ern Himalayas have evolved spontaneously in response their original form is of utmost importance as a document
to the region’s extreme climatic conditions and limited of history. On the other hand, this living heritage poses a
material resources at hand. These structures have been serious threat to the safety of the inhabitants during an
improved through a constant process of trial and error earthquake. Retrofitting could alter and interfere with the
over the years by the local craftsmen/builders to with- historic fabric and poses a serious threat to the resources’
stand the seismic vibrations and other natural calam- authenticity. The practical design and development of
ities. Unfortunately, these earthen buildings lie in one seismic retrofits for such ancient existing earthen build-
of the most vulnerable seismic zones, Zone IV (Bureau of ings in the region should consider the potential hazards to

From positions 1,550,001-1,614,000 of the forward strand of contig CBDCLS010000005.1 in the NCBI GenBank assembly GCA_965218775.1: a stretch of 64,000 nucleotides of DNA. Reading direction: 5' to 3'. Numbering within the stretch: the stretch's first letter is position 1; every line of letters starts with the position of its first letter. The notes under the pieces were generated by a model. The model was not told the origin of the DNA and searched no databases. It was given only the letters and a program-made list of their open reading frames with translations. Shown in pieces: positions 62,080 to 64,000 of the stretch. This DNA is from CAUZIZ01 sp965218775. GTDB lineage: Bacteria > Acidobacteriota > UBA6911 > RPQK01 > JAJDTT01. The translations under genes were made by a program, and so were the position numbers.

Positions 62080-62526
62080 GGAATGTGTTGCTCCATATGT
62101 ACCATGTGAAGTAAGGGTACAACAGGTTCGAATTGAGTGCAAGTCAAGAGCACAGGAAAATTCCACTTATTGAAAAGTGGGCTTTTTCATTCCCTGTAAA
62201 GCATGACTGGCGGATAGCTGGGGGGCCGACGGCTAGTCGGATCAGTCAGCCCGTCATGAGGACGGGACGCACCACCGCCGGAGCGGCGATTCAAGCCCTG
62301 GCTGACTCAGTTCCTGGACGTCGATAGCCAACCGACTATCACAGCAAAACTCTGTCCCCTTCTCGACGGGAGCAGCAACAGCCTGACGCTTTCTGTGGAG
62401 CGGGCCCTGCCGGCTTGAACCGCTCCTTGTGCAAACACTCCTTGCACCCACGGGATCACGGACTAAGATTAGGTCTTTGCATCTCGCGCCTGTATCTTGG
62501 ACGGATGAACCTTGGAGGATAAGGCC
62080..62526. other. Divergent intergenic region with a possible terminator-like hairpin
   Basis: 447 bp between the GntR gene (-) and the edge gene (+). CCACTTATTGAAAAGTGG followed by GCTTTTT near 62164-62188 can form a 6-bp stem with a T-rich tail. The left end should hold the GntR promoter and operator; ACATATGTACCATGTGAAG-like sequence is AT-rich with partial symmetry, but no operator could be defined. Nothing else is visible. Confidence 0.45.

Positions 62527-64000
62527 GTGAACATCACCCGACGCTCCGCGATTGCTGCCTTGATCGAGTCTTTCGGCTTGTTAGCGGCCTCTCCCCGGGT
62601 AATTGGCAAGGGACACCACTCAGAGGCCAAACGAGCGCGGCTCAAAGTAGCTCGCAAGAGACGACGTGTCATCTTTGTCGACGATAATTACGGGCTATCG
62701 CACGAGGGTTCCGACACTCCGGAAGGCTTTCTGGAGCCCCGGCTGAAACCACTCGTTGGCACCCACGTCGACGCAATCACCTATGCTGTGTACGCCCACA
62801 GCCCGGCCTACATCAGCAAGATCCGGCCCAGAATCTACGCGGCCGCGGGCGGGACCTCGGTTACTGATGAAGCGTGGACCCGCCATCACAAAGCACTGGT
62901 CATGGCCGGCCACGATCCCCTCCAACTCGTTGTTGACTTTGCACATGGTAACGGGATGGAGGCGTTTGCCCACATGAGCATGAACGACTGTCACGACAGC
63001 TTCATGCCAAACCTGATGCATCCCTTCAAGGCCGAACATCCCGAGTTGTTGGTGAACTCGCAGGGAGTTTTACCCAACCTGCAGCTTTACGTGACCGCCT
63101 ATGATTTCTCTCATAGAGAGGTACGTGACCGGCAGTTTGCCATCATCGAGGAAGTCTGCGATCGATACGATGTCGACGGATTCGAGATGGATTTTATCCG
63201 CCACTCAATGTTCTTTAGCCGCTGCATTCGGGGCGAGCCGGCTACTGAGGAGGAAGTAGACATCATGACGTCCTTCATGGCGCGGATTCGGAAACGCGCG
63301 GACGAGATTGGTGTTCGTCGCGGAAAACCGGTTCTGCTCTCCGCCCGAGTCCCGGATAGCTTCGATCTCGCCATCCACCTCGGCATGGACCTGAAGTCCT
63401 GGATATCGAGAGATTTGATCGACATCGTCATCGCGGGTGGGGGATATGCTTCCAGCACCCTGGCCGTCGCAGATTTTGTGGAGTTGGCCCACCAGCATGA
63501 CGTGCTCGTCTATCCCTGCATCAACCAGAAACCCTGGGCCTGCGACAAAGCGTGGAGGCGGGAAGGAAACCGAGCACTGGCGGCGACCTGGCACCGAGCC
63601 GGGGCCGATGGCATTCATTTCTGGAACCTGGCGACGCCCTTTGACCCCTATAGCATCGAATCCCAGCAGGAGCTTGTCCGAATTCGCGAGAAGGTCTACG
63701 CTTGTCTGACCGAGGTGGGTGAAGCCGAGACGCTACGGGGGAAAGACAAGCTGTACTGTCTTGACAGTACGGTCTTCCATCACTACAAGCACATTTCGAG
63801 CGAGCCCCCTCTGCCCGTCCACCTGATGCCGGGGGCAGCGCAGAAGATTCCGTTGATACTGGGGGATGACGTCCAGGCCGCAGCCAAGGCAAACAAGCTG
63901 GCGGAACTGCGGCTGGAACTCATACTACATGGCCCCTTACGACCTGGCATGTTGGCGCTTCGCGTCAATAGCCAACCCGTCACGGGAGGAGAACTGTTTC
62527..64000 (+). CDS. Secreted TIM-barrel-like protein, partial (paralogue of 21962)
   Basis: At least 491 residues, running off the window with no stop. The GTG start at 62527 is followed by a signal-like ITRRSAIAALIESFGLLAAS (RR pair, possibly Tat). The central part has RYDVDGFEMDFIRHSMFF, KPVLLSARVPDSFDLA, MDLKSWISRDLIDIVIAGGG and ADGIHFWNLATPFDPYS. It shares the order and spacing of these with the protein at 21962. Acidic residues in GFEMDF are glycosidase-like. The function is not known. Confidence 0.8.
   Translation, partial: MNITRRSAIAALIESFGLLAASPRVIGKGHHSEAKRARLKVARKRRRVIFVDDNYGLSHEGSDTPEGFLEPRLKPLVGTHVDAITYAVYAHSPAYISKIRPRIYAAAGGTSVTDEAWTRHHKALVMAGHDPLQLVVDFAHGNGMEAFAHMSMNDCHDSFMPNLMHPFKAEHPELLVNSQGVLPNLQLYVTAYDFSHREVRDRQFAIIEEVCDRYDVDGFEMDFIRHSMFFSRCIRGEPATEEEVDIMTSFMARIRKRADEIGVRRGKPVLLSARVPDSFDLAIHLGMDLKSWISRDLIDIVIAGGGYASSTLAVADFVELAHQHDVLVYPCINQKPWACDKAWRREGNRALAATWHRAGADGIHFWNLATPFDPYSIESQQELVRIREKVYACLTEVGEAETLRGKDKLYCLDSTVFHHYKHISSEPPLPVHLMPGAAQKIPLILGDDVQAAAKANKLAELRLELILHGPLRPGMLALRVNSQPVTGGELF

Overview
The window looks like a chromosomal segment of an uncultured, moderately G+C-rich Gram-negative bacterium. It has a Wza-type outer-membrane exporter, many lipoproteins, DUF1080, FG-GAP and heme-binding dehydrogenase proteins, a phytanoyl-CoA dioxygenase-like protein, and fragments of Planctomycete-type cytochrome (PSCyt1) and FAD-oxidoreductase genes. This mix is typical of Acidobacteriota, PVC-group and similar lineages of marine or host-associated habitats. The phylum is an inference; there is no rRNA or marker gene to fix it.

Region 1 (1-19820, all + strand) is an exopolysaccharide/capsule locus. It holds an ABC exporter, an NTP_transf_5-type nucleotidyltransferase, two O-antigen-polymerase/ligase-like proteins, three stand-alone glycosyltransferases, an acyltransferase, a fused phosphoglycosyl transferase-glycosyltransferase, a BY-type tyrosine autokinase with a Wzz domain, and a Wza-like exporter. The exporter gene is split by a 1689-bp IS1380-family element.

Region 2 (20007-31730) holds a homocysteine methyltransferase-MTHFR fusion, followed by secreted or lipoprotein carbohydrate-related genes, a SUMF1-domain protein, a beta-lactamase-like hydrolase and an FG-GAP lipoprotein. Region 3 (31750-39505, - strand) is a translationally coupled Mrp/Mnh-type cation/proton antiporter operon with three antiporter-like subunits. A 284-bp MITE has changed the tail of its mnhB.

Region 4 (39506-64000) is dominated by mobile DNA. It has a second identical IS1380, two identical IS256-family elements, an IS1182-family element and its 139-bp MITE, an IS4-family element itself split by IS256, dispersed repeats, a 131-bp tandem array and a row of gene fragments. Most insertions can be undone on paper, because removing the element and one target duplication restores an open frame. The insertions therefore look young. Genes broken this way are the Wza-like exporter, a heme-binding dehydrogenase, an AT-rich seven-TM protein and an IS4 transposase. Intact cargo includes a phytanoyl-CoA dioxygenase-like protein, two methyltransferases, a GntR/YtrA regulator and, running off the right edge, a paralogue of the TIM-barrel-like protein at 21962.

Indian Standards 1993), and have experienced some dam- life, the present condition of the structures, and materials
age in the past. Buildings in the region today are suscep- and their behavior before another earthquake. This paper
tible to damage from the annual precipitation of 7.8–15.6 puts forward the results of the study and describes the
in. (200–400 mm). One of the main areas of research condition of historic earthen structures in the region after
on the conservation of these historic earthen buildings, the earthquake of 1975. It describes the traditional seismic
conducted as part of a scholarship from the Museum of retrofits existing in the structures and explains possible
Archaeology and Anthropology, University of Cambridge, techniques and materials for the development of new seis-
UK, was to design and develop reinforcements for the mic retrofits to strengthen the structures and material
structural components of the earthen buildings to miti- components before another earthquake.
gate the effects of seismic vibration. The research involved
detailed documentation and analysis of existing seismic
retrofits installed in the buildings, followed by a detailed
assessment of the structural risk, through (1) precise docu- The Spiti and Kinnaur region in the northern Indian